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November 2, 2010 at 7:35 PM

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UPDATE: Hundreds in line at three King Co. voting sites

Posted by Jonathan Martin

UPDATE 7:35 p.m.: There are three-plus-hour waits at King County Elections voting sites in Bellevue and at Seattle's Union Station. Lines snake out the door at Union Station.

"I figured it would just be a few minutes," Carla Smith of Bellevue, who has been in line since about 4:30 p.m., told the Times' Nicole Tsong. "I'm not leaving. I think everyone's decided the same."

At Union Station, a well-dressed but unidentified woman passed out pizza to the hundreds of people waiting. The wait is so long that people are making friends, according to the Times' Sean Walsh. "Yeah, we've got a date," Ryan Bird joked, gesturing to the woman next to him, Deanna Vesco. They've waited at least an hour.

An elections worker in Bellevue stated the obvious: "This has been quite a surprise," said worker Kortney Kinzer.

Sounds like many of the voters in line were confused by the vote-by-mail system, didn't get ballots because of a recent move, or simply procrastinated.

"I'll probably see how the race is going" before deciding whether to keep waiting after the first ballot dump is posted, said Tenaya Sims, 32, of Seattle, who had waited 2 1/2 hours at Union Station. She's a Patty Murray voter. "if it's still looking like a really close race, I'll probably stick it out."


King County Elections is reporting huge lines and current wait times of up two hours at voting centers that had been set up to assist the disabled but which have become a last-resort polling site for people claiming to have lost or never received a ballot.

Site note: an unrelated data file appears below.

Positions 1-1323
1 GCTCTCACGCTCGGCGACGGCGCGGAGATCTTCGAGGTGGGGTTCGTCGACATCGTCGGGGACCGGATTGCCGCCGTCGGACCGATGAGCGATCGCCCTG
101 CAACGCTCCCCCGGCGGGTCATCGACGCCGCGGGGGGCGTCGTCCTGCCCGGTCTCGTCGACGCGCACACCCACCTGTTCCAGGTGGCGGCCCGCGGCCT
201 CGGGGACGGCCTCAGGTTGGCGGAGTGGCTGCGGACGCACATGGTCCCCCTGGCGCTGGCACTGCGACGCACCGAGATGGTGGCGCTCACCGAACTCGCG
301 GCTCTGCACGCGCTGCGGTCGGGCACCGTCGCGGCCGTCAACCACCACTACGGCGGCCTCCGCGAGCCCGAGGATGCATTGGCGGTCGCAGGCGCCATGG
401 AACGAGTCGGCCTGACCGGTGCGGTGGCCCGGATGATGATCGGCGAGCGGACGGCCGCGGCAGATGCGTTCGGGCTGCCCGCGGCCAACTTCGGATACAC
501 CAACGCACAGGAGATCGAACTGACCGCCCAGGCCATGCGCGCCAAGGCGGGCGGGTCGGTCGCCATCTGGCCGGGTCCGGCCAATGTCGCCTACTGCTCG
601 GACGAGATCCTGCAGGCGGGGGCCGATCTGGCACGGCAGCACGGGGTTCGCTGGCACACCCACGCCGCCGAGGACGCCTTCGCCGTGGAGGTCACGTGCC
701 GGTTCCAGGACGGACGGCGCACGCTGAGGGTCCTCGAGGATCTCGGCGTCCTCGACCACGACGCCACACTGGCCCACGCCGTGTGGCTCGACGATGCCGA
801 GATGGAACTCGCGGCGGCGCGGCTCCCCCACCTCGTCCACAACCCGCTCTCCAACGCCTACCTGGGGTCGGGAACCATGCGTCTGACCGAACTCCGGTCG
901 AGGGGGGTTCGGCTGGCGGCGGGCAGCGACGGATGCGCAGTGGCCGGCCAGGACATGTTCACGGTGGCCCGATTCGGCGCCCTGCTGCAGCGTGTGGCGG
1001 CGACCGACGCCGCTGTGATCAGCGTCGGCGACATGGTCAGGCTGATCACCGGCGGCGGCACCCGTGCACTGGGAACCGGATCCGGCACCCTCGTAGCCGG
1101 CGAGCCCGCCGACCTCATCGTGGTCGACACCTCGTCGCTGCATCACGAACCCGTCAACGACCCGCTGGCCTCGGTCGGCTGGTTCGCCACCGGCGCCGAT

At a voting center at Bellevue City Hall, the wait time is between one and two hours, said Lynne Miller, a spokeswoman for King County Elections. A Seattle Times photograher head from voters complaining of waiting more than three hours earlier in the evening.

Wait times at the other two sites - at Seattle's Union Station and at King County Election headquarters in Tukwila - wait times are 45 minutes to an hour.

Additional staff is being dispatched to Bellevue to reduce the wait time, Miller said. If voters are in line by the 8 p.m. close of voting, they'll be allowed to cast ballots. Voter registration is checked before voters are allowed to vote, according to King County staff.

Although King County went entirely to vote-by-mail, three sites are maintained to help special-needs voters with touch-screen voting machines and other assistance. But the sites have become defacto polling sites for voters who say they've lost or never received a ballot.

Sabra Schneider, another spokeswoman for King County Elections, said voters who lost or don't have a ballot can also call the county's voter hotline - (206)296-VOTE.

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Jim Brunner
Covers politics.

Keith Ervin
Covers the Eastside.

Andrew Garber
Covers politics and state government from Olympia.

Emily Heffter
Covers local government.

Mike Lindblom
Covers transportation.

Kyung Song
Covers politics and regional issues from Washington, D.C.

Lynn Thompson
Covers Seattle City Hall.

Bob Young
Covers King County and urban affairs.